On The Notion Of "crisis"

by The New Republic Staff | July 5, 2007

by Sanford Levinson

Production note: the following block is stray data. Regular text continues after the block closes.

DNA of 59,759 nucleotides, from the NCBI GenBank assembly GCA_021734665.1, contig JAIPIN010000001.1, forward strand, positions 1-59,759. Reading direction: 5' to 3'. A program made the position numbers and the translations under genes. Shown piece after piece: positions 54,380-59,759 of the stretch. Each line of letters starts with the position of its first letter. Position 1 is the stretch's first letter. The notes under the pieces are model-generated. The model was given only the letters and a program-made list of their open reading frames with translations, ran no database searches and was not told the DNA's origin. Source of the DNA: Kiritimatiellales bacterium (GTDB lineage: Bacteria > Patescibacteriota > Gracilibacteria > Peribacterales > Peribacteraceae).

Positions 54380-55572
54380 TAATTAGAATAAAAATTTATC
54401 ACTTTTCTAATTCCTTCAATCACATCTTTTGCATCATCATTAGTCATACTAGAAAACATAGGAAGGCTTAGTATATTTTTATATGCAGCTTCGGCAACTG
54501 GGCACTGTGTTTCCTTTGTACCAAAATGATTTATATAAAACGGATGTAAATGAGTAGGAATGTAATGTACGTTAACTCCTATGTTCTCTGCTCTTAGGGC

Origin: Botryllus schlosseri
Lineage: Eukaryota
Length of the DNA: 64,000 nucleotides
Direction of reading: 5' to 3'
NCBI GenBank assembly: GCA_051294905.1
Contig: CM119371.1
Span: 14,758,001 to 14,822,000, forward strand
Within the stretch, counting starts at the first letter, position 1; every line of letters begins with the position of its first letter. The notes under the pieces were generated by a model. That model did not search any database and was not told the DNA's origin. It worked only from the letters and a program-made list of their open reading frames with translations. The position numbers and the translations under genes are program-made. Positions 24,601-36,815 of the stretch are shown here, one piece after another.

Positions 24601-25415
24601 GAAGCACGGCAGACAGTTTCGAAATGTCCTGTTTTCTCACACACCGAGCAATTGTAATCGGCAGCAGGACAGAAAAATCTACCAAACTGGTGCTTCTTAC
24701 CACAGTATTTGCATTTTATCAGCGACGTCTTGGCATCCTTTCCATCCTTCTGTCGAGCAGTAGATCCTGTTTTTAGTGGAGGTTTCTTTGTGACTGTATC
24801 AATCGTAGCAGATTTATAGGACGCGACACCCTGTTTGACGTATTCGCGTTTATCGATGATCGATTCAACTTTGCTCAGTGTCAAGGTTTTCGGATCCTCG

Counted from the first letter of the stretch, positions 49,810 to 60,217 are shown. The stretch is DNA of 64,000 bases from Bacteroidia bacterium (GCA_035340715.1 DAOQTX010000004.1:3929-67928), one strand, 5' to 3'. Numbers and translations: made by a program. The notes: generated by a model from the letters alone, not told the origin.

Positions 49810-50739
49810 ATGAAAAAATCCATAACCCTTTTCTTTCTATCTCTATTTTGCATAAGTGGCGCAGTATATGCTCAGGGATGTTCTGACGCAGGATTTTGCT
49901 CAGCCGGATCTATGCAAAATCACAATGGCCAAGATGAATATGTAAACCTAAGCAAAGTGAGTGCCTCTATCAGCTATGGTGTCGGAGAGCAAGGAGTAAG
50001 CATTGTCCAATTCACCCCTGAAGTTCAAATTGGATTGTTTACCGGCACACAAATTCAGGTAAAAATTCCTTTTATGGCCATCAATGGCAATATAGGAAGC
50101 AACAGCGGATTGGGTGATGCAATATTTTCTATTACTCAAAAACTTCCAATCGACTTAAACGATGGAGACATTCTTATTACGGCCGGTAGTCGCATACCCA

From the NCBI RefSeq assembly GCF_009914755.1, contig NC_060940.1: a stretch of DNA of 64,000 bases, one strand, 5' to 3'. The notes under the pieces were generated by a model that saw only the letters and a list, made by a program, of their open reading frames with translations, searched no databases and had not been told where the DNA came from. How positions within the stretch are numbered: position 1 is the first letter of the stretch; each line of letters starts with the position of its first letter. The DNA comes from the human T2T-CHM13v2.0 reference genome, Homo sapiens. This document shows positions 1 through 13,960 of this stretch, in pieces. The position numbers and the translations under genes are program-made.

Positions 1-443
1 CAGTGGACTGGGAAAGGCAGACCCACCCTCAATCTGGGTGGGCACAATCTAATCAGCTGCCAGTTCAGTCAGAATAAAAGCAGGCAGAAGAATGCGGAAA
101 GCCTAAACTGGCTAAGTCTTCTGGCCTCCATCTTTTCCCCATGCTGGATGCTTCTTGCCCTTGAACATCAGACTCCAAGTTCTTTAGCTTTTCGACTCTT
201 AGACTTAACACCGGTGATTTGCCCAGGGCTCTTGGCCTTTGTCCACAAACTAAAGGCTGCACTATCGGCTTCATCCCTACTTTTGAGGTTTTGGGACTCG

A number of readers of my previous contribution to Open University have chastised me, some quite severely, for using the words "constitutional crisis" to describe the commutation by George W. Bush of I. Lewis ("Scotter") Libby. Part of me is tempted simply to plead guilty to engaging in a case of blogger's hyperbole and let it go at that. It is indeed difficult to analogize the event to such clearly delineated "crises" as the Civil War (when Lincoln engaged in lots of constitutionally questionable actions) or the Great Depression (when Congress asserted broad new powers and, even more to the point, FDR stood ready to defy the Supreme Court had the 5-4 decision upholding suspension of the Gold Clause come out the other way). That being said, and conceded, I'm also tempted to stick to my guns and to suggest that even seeming trivialities like the Libby commutation can be evidence of a deeper crisis within the constitutional order. As I tried to suggest in my quotations from George Mason and Luther Martin (and other similar quotations are available), some of the opponents of the 1787 Constitution expressed real fears of the possibility for abuse of the pardoning power. We have, in our history, seen far fewer occasions of abuse than they might have predicted, and the question then becomes why? If one is, after all, a Chicago-style economist, one would predict that presidents would act to maximize their individual interests, which could on occasion include issuing highly dubious pardons. And we have certainly seen several occasions even before the Libby pardon of such abuse: The Rich pardon under Clinton seems quite indefensible, and even more serious, because more in line with what Mason and Martin were warning us against, was the Christmas pardon by the outgoing George H. W. Bush of men plausibly suspected of being co-conspirators in the Iran-Contra depredations, not to mention his pardon of the egregious Elliot Abrams, whose lying to Congress was deemed to be of little or not importance. But why haven't we seen more such pardons? The answer, I suggest, lies in a very old-fashioned notion of civic virtue, i.e., the willingness of political leaders actually to place something called "the health of the Republic" ahead of personal and partisan considerations. One doesn't want to get carried away in a burst of nostalgia, but consider that Warren Harding was willing to commute Eugene Debs's outrageous 10-year sentence for a speech opposing the war. Woodrow Wilson, secure in his own certainties of moral and political righteousness, would have let him rot in jail, and, of course, the Supreme Court had unanimously upheld his sentence. But that didn't stop Harding from doing the right thing in a context that could make him few political friends. The basic political crisis, which has a variety of constitutional dimensions, is that almost no one can take seriously the notion of civic virtue any longer. The key moment in the politics of the 1990's was Bill Kristol's memo to the Republican Party saying that they must oppose any and all attempts to rectify the problems of the medical care system proposed by Bill Clinton, since any cooperation would in effect assure his re-election in 1996 and probably entrench Democrats in power for much longer than that. There was nothing "illegal" (or "unconstitutional") about Kristol's memo, but it symbolizes the move toward the politics of "pure partisanship" that have created a mixture of political gridlock and partisan animosity. If there were any reason to believe that George W. Bush were indeed compassionate or indeed motivated by anything more than the crassest partisan interest, then one might be relatively casual about the Libby commutation. But he is neither of these things. Instead, the most plausible way of "reading" the commutation is as a thoroughly corrupt act designed to buy "Scooter's" continued silence on the techniques used to stifle political opponents especially during the run-up and early days of the war. Indeed, as a number of people have noted, "commutation" rather than "pardon" is perfect, since it keeps "Scooter" on a short leash for the remainder of the Bush Administration--does anyone doubt that the faithful lapdog will be "pardoned" on or about January 19, 2009--and, in addition, enables him to be able to claim his Fifth Amendment privilege should he be subpoenaed by Congress to testify. Is it a "crisis" if one observes that an old bridge connecting two sides of a city is beginning to sag a bit, or does one have to wait for its collapse? The Libby commutation is the equivalent of just such a sag in our constitutional order, which depends for its operation on some degree of minimal good-faith on the part of its leaders. George W. Bush has now joined Alberto ("Fredo") Gonzales in demonstrating that one can expect nothing other than rampaging and self-serving partisanship from those who have pledged to "take care" that our laws be enforced on some basis of relative equality. No one could possibly assert that we are currently a nation of "Equal Justice Under Law." Why isn't this a crisis?

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